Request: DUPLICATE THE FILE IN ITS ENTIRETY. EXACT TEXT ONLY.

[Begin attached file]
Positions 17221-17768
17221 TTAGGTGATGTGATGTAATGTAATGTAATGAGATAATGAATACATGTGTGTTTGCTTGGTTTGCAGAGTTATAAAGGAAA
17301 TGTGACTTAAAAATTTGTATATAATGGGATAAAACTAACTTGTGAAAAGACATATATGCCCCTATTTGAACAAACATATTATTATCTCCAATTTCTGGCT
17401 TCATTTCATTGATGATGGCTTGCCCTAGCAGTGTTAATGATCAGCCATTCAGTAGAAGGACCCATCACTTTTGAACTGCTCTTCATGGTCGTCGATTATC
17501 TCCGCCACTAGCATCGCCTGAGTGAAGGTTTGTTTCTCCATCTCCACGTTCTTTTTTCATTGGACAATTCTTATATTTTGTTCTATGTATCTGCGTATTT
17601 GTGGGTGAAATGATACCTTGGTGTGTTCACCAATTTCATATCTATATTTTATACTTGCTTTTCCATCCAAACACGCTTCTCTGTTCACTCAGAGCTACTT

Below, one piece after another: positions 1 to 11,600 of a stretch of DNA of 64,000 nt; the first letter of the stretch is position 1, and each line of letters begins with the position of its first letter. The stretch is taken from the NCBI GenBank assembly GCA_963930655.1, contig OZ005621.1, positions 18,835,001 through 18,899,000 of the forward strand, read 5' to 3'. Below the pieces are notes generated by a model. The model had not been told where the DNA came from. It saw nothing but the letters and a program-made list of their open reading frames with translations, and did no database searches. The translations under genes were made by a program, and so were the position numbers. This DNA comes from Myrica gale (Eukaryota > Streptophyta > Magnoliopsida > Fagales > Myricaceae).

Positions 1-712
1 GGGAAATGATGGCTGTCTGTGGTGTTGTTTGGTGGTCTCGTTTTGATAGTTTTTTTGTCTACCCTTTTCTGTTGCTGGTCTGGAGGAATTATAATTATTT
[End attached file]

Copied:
Positions 17221-17768
17221 TTAGGTGATGTGATGTAATGTAATGTAATGAGATAATGAATACATGTGTGTTTGCTTGGTTTGCAGAGTTATAAAGGAAA
17301 TGTGACTTAAAAATTTGTATATAATGGGATAAAACTAACTTGTGAAAAGACATATATGCCCCTATTTGAACAAACATATTATTATCTCCAATTTCTGGCT
17401 TCATTTCATTGATGATGGCTTGCCCTAGCAGTGTTAATGATCAGCCATTCAGTAGAAGGACCCATCACTTTTGAACTGCTCTTCATGGTCGTCGATTATC
17501 TCCGCCACTAGCATCGCCTGAGTGAAGGTTTGTTTCTCCATCTCCACGTTCTTTTTTCATTGGACAATTCTTATATTTTGTTCTATGTATCTGCGTATTT
17601 GTGGGTGAAATGATACCTTGGTGTGTTCACCAATTTCATATCTATATTTTATACTTGCTTTTCCATCCAAACACGCTTCTCTGTTCACTCAGAGCTACTT

Below, one piece after another: positions 1 to 11,600 of a stretch of DNA of 64,000 nt; the first letter of the stretch is position 1, and each line of letters begins with the position of its first letter. The stretch is taken from the NCBI GenBank assembly GCA_963930655.1, contig OZ005621.1, positions 18,835,001 through 18,899,000 of the forward strand, read 5' to 3'. Below the pieces are notes generated by a model. The model had not been told where the DNA came from. It saw nothing but the letters and a program-made list of their open reading frames with translations, and did no database searches. The translations under genes were made by a program, and so were the position numbers. This DNA comes from Myrica gale (Eukaryota > Streptophyta > Magnoliopsida > Fagales > Myricaceae).

Positions 1-712
1 GGGAAATGATGGCTGTCTGTGGTGTTGTTTGGTGGTCTCGTTTTGATAGTTTTTTTGTCTACCCTTTTCTGTTGCTGGTCTGGAGGAATTATAATTATTT